Stringent fire safety checks have been undertaken in tower blocks, Southend Council bosses insist following criticism.
A fire safety expert has claimed that checks following the Grenfell disaster and the tragic death of Khabi Abrey were not up to scratch.
Mrs Abrey, 30, died in 2016 with her unborn baby after an arson attack in the Balmoral flats in Westcliff.
Type four fire assessments have taken place in tower blocks since, with work including destroying parts of walls and detailed inspections.
Lengthy reports on the findings usually follow, according to Phil Murphy from Manchester-based HRRB Fire Safety Management. However. he raised concerns inspections “appear to only be type three.”
Anne Jones, councillor responsible for communities and housing, said: “The council, along with South Essex Homes, takes the safety of our residents very seriously and we strongly refute the suggestion.
“We commissioned Type 4 Fire Risk Assessments, the methodology of which was established by an external fire consultants, and all works were undertaken by experienced and qualified individuals.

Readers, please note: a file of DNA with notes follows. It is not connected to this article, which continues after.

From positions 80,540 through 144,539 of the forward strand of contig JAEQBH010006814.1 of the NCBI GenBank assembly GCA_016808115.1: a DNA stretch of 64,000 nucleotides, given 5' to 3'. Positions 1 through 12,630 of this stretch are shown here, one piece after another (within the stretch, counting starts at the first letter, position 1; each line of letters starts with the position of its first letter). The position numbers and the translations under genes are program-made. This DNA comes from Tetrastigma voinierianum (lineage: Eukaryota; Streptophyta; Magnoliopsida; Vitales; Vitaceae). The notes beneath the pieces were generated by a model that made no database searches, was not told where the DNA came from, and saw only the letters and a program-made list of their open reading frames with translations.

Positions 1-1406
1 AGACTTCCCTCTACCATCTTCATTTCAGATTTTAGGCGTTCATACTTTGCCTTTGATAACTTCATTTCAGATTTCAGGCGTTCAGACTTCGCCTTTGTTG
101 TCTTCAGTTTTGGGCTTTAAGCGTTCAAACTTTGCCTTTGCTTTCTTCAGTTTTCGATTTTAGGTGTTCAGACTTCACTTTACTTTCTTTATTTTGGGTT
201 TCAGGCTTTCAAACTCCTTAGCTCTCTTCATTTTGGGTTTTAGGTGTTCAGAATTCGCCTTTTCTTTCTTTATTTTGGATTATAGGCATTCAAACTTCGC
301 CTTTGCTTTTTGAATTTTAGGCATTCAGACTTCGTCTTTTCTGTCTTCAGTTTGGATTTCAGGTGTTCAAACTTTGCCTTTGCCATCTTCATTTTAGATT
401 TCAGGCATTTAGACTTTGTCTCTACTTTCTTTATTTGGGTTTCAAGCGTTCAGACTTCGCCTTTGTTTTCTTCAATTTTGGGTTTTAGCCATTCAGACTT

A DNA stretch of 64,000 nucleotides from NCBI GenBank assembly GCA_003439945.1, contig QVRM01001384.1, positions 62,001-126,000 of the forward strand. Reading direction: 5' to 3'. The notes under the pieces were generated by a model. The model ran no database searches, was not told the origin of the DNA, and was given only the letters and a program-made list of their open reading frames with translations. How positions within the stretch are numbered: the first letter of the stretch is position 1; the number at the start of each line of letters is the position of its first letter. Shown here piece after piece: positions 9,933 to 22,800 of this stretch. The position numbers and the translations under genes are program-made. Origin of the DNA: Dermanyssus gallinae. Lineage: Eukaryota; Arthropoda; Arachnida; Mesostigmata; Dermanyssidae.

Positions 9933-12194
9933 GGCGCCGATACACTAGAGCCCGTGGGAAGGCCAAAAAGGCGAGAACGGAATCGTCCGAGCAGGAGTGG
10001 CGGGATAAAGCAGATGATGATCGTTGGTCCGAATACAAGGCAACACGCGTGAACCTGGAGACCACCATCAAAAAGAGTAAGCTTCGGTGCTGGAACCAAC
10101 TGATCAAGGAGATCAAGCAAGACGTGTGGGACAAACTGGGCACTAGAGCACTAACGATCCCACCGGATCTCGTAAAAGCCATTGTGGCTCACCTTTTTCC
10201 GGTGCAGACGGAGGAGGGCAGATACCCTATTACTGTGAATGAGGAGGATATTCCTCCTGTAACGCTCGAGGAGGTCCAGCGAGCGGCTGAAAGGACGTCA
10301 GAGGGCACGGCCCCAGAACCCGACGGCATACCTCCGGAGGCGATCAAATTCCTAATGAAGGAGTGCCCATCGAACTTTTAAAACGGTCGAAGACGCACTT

“The reports and subsequent action plans have been published and it clearly states the flats which were assessed and investigated, which due to the nature of the intrusive work undertaken, took place in vacant properties with repairs made.”
In the Malvern tower block 11 empty flats had “intrusive” inspections and eight in Grampian flats. Reports on both blocks merely noted “compartmentation (sic) in the building appeared to be adequate as far as could be ascertained”, and recommended changes to extraction systems connecting bathrooms in the blocks.
After studying the reports Mr Murphy said: “A Type 4 fire risk assessment has the same scope of work as a Type 3 fire risk assessment, except that there is a degree of destructive inspection, in both the common parts and the flats, carried out on a sampling basis.
“They come with a very detailed report from the engineer saying what they found. I’m not convinced by these reports as there is no detail about compartmentation.
The reports are normally weighty documents that establish compartmentation and have it nailed down, not “it appeared to be adequate”.